Cliffs Notes Page

@Mitch asked me in the last challenge for help in figuring out how to get his ideas into book format. Mitch has read Larry’s book on Story Engineering but still has questions about how to tackle the ideas in his head.

I understand what Mitch is saying. I have not written a book, but I will use Larry’s advice when I’m ready. As an exercise, I tried to remember all the different resources Larry has given over the years but I couldn’t.  Instead of constantly forgetting them, I decided to list the prime resources I feel will help folks like Mitch. Now we’ll have these all in one place so we won’t have to search for them again. I may add more if I remember anything I’ve forgotten:

  1. The Single Most Powerful Writing Tool You’ll Ever See
  2. 8 Moments You Must Delvier To Your Readers
  3. Story Structure Poster
  4. Beat Sheet Explained
  5. Beat Sheet Template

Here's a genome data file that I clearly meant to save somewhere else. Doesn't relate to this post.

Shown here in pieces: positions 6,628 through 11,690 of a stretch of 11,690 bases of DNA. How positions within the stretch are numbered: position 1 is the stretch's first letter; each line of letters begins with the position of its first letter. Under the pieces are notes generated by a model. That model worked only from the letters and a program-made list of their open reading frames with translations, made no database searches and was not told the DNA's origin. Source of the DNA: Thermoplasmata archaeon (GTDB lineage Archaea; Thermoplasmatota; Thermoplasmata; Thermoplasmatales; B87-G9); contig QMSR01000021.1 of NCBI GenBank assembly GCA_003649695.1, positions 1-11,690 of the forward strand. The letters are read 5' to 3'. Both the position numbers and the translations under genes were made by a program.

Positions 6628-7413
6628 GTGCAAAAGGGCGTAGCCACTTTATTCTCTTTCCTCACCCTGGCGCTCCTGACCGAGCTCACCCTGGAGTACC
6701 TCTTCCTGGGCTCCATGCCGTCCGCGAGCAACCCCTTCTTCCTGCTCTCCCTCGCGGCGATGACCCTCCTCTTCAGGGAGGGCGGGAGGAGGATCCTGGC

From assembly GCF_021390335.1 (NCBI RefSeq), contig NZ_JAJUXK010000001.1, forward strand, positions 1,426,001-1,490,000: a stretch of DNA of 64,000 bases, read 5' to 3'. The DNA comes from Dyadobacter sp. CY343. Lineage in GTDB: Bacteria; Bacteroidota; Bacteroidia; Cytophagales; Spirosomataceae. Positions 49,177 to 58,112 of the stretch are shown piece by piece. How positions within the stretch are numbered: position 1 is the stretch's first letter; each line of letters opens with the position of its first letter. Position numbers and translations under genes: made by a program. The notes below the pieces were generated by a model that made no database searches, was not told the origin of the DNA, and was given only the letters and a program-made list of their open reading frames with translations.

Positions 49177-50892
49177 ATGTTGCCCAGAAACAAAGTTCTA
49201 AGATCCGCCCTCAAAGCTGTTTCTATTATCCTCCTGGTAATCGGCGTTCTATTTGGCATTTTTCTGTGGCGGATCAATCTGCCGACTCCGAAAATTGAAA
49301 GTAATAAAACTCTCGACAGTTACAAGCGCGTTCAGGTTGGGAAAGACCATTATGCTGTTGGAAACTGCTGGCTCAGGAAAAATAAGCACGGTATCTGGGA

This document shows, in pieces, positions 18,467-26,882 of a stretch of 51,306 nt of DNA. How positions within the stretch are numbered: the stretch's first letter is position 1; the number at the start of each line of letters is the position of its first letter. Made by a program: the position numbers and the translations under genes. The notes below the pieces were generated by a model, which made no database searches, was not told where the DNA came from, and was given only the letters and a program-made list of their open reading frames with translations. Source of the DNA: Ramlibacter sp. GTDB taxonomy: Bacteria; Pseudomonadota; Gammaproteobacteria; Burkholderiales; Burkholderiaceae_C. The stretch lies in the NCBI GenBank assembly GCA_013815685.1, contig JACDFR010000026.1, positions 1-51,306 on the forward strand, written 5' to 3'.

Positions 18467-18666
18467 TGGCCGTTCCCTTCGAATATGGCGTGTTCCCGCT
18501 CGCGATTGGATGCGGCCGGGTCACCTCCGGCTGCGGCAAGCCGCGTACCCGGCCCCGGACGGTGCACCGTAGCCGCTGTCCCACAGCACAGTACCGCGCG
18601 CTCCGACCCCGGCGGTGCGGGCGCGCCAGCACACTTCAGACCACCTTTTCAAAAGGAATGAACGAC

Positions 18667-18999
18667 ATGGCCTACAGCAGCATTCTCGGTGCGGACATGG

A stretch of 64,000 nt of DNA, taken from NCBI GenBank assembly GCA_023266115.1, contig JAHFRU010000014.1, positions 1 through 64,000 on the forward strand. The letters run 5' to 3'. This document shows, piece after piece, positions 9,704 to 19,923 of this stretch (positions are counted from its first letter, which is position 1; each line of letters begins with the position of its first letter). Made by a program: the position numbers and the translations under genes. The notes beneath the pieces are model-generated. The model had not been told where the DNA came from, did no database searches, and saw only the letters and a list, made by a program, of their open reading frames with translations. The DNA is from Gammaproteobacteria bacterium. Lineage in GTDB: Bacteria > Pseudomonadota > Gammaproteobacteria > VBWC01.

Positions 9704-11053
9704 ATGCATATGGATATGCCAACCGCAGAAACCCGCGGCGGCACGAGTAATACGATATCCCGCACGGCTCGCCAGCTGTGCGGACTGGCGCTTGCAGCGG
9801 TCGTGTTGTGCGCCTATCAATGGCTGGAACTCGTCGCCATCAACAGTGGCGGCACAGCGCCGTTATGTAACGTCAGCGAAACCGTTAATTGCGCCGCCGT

6. Story Structure & Beat Sheet Poster (8.5 x 11 inch)
  7. Story Structure & Beat Sheet Poster (8.5 x 14 inch)
  8. Find your story with What Ifs (and the comments)
  9. Study Screenwriting
  10. Structure Your Short Stories (This is good for CCC entries)

Print these items and put them into a binder. When you have a good story idea, use the above resources and polish that idea into a solid story.


8 Comments on “ Cliffs Notes Page”

  1. Awesome! Thanks, Shane! This is what I need to zero in on the main concepts Larry is getting at.
    I really appreciate your taking the time to post this!

  2. Cathy Miller says:

    Very cool-thanks, Shane!

  3. Hana Frank says:

    Thank you Shane – wonderful tips to have filed in one place. The poster is a great visual tool.

  4. Larry Brooks is the man. Really, he is. But in his article, Structure Your Short Stories, he states, “A short story needs a hero as much as a novel does.  And flowers do not make for good heroes.  It’s never about the flowers.”
    It’s always about the flowers!
    Actually, he’s right. I am learning so much from his website and deconstructions.

  5. Well I believe too – in you, Mitch.  And when you’re write, we’ll read.  Or something.

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